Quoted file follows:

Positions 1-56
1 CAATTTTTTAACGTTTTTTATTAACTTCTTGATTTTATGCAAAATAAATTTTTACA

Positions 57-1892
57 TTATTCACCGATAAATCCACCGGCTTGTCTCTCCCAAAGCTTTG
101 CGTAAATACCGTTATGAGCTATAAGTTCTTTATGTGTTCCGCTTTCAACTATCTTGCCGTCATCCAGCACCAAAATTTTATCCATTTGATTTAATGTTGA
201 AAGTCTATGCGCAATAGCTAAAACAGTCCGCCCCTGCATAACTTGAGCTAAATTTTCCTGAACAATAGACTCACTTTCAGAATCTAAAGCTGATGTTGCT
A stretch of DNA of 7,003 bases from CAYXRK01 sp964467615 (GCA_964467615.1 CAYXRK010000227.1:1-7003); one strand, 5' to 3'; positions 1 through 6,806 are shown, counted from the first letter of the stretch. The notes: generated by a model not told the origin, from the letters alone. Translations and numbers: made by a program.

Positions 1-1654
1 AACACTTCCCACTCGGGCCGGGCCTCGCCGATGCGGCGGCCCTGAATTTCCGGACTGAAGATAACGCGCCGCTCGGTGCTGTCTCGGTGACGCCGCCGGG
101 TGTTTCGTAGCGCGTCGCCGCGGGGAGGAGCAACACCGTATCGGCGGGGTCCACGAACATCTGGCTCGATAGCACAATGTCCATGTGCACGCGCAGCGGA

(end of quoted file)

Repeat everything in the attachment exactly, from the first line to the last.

Positions 1-56
1 CAATTTTTTAACGTTTTTTATTAACTTCTTGATTTTATGCAAAATAAATTTTTACA

Positions 57-1892
57 TTATTCACCGATAAATCCACCGGCTTGTCTCTCCCAAAGCTTTG
101 CGTAAATACCGTTATGAGCTATAAGTTCTTTATGTGTTCCGCTTTCAACTATCTTGCCGTCATCCAGCACCAAAATTTTATCCATTTGATTTAATGTTGA
201 AAGTCTATGCGCAATAGCTAAAACAGTCCGCCCCTGCATAACTTGAGCTAAATTTTCCTGAACAATAGACTCACTTTCAGAATCTAAAGCTGATGTTGCT
A stretch of DNA of 7,003 bases from CAYXRK01 sp964467615 (GCA_964467615.1 CAYXRK010000227.1:1-7003); one strand, 5' to 3'; positions 1 through 6,806 are shown, counted from the first letter of the stretch. The notes: generated by a model not told the origin, from the letters alone. Translations and numbers: made by a program.

Positions 1-1654
1 AACACTTCCCACTCGGGCCGGGCCTCGCCGATGCGGCGGCCCTGAATTTCCGGACTGAAGATAACGCGCCGCTCGGTGCTGTCTCGGTGACGCCGCCGGG
101 TGTTTCGTAGCGCGTCGCCGCGGGGAGGAGCAACACCGTATCGGCGGGGTCCACGAACATCTGGCTCGATAGCACAATGTCCATGTGCACGCGCAGCGGA